Ecotricity Proving Efficiency Of Wind Energy For All To See

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The world’s first self-proclaimed green electricity company, Ecotricity, have taken green energy to the next (electronic) level, thanks to a new initiative on their website which displays near-up to the minute data about the energy being generated by their 55 wind turbines.


Updated every 30 seconds (on average), the website not only displays the total output of all of Ecotricity’s windmills, but also the number of units of green electricity made so far in the month, and the total tonnage of carbon dioxide saved as a result.

The page is refreshed every time Ecotricity receives new data from one of their wind sites, and Ecotricity claim that the 55 existing windmills have the capacity to generate over 60,000 kWh — though, as they note, that “is the upper limit for how much it could generate if the wind was blowing constantly and the windmill turning at full pelt.”

Onshore windmills across the UK typically generate around 27 per cent of the full amount they could produce if the wind was blowing constantly over the course of a year – this is called ‘the load factor’. Off-shore wind has a load factor of around 35 per cent. In 2012, conventional power stations had load factors of 30 per cent for gas, 70 percent for nuclear and 57 per cent for coal.

So far (as of the time of writing), Ecotricity have generated 6,258,000 units (a unit being one Kilowatt hour (kWh)) — though by the time you read this I suspect that number will have increased rapidly towards and over 7 million units. It’s a refreshing and oddly satisfying tool to be able to view, even if I’m not living in the UK.

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Joshua S Hill

I'm a Christian, a nerd, a geek, and I believe that we're pretty quickly directing planet-Earth into hell in a handbasket! I also write for Fantasy Book Review (, and can be found writing articles for a variety of other sites. Check me out at for more.

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17 thoughts on “Ecotricity Proving Efficiency Of Wind Energy For All To See

  • Unfortunately, you are ignoring the important information that you listed…the capacity factor being below 30%. Because they typically only produce <30% of what they initially claim, their cost per unit of electricity rises exponentially. It is creating areas in Germany/Europe, where people are asking the question, "to eat or heat?" Expensive energy produces poverty. Wind will not save our world, and at this point, we will never find the next great energy breakthrough b/c we are spending all of our money subsidizing wind.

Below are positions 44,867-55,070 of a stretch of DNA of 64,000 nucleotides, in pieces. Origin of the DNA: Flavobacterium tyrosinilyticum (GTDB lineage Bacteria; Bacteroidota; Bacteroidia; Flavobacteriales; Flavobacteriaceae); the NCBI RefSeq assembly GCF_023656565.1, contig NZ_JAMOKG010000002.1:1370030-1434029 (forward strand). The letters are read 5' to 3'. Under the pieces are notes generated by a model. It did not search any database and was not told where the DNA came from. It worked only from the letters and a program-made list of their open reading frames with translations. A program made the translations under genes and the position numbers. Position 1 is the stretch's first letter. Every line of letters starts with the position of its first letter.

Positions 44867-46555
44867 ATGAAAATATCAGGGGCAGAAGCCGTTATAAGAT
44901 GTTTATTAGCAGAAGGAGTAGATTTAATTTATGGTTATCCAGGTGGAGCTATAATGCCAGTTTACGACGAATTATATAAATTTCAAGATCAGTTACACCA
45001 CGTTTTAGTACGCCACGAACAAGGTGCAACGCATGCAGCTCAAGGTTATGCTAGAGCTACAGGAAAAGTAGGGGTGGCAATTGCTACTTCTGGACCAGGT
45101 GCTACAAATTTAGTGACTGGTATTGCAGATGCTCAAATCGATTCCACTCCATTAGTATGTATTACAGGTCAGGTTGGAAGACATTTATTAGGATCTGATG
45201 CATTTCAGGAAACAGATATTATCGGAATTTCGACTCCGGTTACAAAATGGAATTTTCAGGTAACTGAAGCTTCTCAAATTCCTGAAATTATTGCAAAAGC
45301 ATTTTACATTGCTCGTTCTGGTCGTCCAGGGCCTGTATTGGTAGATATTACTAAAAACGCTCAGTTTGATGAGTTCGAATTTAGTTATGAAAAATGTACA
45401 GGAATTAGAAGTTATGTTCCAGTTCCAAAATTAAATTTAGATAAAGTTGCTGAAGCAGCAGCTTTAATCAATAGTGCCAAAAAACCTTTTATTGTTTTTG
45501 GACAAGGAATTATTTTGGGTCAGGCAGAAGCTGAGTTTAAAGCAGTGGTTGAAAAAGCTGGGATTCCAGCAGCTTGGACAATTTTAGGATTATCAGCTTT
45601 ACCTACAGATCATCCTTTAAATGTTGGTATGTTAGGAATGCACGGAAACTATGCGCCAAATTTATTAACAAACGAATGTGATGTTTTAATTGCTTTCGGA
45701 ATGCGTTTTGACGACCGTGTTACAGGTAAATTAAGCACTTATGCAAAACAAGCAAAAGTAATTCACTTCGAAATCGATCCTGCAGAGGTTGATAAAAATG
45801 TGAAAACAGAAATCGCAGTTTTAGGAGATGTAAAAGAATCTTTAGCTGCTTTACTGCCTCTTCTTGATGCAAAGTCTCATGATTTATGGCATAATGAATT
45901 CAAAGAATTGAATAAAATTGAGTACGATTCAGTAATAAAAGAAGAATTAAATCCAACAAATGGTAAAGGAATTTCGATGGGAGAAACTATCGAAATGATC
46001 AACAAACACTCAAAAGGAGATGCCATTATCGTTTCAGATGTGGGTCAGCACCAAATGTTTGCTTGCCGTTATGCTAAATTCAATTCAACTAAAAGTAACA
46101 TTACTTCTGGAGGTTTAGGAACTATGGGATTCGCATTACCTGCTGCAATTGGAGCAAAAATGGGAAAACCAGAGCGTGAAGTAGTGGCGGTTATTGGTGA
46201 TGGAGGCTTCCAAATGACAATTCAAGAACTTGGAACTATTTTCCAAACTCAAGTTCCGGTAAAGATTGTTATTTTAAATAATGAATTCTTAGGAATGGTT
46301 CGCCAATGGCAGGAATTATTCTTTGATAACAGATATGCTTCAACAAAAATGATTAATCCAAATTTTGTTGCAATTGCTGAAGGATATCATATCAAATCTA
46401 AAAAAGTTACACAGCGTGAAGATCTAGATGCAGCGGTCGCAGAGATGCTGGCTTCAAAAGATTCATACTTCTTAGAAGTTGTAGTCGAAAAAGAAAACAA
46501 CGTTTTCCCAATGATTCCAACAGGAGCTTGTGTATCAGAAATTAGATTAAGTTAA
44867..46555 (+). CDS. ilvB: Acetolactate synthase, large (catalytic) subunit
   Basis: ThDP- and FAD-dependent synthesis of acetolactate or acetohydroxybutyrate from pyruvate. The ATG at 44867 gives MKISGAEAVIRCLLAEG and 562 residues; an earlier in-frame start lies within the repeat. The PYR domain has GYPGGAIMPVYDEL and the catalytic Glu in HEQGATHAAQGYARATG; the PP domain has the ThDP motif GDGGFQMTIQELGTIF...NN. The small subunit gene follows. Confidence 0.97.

• And you’re misrepresenting the role of renewable subsidies in setting German residential electricity rates.

      Germans pay 36c/kWh. Roughly 6c of that 36c is for renewable subsidies. 30c/kWh with subsidies removed.

      German industries pay 8.7c/kWh. They do not pay any renewable subsidies.
      There is an unfair profit taking that creates a 21c spread between residential and industrial rates.

      Furthermore, renewables have been lowering the cost of electricity in Germany. Industrial rates have been dropping since 2009 and are lower than the EU27 average. Solar saved the German grid 6 billion euros in 2012 and renewables overall saved 8 billion euros via avoided fossil fuel purchases.
      Germany industry is enjoying the savings created by renewables while residential users are having to bear all the costs and are getting screwed by excessive profits, a problem which has existed long before renewables came on line.

    • You know, Europeans have never been great fans of using electricity for heating. France is the only nation that really goes in for electrical resistance heating in a big way. Have you ever been to Europe? Or perhaps you live there? If that’s the case, then it must feel odd to have this pointed out by an Australian.

    • Nameplate capacity is not “what they initially claim”. It’s a measurement of the highest amount of electricity produced when the turbine is running at full speed.

      No generation technology runs at full speed, 100% of nameplate capacity. In 2011 (2012 numbers have not yet been released) here are capacity factors/output capacity for

      Coal 58%
      Natural gas 24%
      Hydro 47%
      Nuclear 84%
      Non-hydro renewables 35%

      • Hey Bob can you give me that source? It would give me an excellent “shut-up shill” resource.

        In fact you should put the links for all those you have up on the web, they’re very informative.

        • I got the nameplate capacity and MWh totals for 2011 from the EIA 2011 annual energy report and put then into a spreadsheet.

          Links on the spreadsheet.

          Let me know if you see any problems. I wasn’t sure how to deal with petroleum. I added petroleum gas and coke together. Capacity is tiny (6%) which I assume means we have a lot of stand by generators which spend most of their time standing by.

          (Got the idea from a post by Michael Groggin at AWEA)

          • Thanks Bob.